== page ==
*They all came at once, like a pack of angry wildebeests. Their thin blonde hair hid their faces as the wind blew from the South. Every boy on the block stopped, turning to catch a glimpse of the beauties walking down the street. I myself kept my face down, knowing that I could never join their group. My dark skin and black hair only sealed my fate. Well, I never stared at their faces, or their skimpy skirts and immodest shirts. I only noticed the beautiful red shoes, gleaming like rubies in the faint sunlight. I looked down at my own feet in despair. They still sported the same faded purple Vans I had received as a birthday present four years ago. Why could I not possess shoes like those?
And then comes the matter of their dress. They wear white everyday to school as well as crosses, though some of the girls practice Judaism. No boy every tries to asks them to prom or to the high school banquet. Why? Someone who fills their locker with pictures of saints and God kind of wards off any guys who come on fresh. Though they are openly religious and promote Christianity on campus, in the midst of hundreds of students of other religions, these girls still dress as if they just came back from going clubbing in Vegas. They are the ultimate paradox.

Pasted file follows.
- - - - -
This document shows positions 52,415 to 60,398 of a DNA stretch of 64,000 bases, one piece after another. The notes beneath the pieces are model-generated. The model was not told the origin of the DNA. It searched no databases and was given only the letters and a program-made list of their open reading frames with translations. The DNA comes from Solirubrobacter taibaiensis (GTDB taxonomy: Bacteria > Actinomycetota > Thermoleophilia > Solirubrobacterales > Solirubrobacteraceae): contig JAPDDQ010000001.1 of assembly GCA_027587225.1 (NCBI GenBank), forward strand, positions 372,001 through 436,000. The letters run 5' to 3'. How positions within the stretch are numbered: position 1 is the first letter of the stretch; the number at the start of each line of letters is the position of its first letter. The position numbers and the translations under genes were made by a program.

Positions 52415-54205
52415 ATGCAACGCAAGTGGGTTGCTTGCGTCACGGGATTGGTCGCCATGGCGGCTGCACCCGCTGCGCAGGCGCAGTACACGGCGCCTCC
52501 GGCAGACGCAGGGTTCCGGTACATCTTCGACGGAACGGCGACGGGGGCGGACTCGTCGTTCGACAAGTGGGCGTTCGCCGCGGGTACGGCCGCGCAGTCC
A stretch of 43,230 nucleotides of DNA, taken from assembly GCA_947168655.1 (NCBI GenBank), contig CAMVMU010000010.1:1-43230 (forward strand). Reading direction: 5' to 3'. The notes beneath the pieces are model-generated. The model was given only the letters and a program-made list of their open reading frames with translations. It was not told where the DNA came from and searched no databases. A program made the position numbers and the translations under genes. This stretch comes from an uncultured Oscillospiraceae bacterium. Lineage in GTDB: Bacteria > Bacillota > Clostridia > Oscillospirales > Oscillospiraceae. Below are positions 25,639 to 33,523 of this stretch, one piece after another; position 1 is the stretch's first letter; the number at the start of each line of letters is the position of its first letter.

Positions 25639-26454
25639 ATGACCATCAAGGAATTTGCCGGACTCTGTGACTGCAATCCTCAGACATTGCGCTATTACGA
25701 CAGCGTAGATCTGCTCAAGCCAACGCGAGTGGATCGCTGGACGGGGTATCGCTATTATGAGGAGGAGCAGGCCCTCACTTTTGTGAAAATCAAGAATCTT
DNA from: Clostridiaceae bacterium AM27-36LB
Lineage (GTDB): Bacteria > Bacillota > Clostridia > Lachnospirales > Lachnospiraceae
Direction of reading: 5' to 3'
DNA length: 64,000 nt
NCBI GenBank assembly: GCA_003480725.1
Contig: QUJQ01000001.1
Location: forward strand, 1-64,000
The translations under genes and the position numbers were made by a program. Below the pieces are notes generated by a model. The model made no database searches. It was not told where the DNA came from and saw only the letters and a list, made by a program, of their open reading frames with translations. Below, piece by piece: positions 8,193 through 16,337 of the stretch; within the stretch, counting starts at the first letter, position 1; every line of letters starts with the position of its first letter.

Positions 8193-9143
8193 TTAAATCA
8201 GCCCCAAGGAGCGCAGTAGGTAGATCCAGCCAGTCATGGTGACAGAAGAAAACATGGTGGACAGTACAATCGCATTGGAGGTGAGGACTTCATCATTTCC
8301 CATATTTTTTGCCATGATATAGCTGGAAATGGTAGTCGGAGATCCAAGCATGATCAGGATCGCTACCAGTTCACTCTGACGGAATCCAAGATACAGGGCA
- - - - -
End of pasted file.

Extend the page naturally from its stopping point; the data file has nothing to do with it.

No one can penetrate their tight knit clique, even if they claimed to be the daughter of the king of the entire universe. As Shakespeare said “Give me your hands if we be friends, and let Robin restore amends.” They don’t believe that old friends are gold, and new ones are silver. Only old friends exist, no one else. I never took notice of them at all, until they started to accessorize their otherwise plain outfit with those wonderful red shoes.